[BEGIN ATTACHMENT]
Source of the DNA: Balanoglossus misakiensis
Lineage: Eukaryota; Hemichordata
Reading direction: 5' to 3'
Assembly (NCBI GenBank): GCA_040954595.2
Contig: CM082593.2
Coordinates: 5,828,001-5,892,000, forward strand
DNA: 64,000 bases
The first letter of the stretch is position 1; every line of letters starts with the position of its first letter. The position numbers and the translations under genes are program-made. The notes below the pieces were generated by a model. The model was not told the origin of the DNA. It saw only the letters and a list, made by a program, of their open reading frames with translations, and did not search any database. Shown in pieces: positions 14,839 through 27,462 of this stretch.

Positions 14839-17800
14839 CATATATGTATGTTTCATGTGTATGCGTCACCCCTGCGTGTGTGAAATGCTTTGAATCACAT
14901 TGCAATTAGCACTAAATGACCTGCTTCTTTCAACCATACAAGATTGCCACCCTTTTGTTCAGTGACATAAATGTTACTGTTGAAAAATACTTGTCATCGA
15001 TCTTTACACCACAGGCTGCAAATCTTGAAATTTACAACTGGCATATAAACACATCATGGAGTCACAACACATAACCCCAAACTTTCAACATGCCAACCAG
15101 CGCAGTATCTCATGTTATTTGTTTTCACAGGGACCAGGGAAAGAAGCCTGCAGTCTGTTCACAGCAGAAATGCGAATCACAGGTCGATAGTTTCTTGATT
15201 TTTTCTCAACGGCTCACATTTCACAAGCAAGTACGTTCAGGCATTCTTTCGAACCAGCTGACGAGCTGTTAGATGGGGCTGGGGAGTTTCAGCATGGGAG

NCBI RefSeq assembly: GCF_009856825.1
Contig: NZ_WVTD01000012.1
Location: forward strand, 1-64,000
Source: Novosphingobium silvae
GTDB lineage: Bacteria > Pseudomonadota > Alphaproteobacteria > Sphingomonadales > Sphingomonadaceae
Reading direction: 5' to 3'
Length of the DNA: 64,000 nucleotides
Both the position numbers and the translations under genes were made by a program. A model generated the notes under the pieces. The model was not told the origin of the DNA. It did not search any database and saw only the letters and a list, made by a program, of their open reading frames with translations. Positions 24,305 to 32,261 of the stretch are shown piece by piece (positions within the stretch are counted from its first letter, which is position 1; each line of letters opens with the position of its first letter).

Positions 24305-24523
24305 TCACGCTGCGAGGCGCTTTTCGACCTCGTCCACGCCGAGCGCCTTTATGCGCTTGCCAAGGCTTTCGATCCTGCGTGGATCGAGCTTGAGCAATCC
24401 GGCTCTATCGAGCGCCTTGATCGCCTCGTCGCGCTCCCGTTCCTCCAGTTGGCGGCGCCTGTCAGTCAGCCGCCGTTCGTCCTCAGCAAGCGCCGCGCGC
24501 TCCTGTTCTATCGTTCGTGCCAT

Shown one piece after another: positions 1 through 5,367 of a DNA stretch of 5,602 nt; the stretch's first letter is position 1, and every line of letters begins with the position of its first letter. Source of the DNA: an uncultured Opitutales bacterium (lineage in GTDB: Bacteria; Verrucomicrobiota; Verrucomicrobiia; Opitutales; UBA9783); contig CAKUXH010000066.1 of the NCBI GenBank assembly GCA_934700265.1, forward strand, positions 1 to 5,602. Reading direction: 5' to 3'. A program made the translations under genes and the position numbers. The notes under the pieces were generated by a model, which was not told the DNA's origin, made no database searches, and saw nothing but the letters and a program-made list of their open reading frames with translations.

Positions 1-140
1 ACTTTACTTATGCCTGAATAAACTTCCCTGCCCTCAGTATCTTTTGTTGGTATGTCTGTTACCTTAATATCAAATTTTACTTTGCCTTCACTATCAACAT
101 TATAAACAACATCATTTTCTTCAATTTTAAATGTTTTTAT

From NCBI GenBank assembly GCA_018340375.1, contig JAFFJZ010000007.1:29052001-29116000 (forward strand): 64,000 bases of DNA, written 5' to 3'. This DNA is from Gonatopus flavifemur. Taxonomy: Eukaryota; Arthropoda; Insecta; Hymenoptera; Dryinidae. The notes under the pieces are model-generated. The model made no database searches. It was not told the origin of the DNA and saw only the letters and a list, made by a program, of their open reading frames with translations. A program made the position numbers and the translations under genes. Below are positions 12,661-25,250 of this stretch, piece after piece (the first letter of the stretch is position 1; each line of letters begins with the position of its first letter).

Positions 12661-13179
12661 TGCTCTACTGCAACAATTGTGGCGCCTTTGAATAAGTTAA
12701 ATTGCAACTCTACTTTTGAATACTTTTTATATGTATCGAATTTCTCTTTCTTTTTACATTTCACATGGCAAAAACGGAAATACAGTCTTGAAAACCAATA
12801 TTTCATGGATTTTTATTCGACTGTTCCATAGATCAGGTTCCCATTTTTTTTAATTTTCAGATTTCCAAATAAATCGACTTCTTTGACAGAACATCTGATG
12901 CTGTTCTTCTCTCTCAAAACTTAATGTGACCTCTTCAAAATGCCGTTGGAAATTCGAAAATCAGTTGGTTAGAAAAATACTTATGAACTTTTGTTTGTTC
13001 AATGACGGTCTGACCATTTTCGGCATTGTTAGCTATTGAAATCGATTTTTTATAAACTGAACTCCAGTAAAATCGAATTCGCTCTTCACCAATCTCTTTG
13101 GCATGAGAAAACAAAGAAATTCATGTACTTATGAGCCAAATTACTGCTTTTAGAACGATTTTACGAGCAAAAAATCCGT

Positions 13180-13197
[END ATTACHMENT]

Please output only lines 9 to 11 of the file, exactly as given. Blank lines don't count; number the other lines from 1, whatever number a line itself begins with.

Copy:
Positions 14839-17800
14839 CATATATGTATGTTTCATGTGTATGCGTCACCCCTGCGTGTGTGAAATGCTTTGAATCACAT
14901 TGCAATTAGCACTAAATGACCTGCTTCTTTCAACCATACAAGATTGCCACCCTTTTGTTCAGTGACATAAATGTTACTGTTGAAAAATACTTGTCATCGA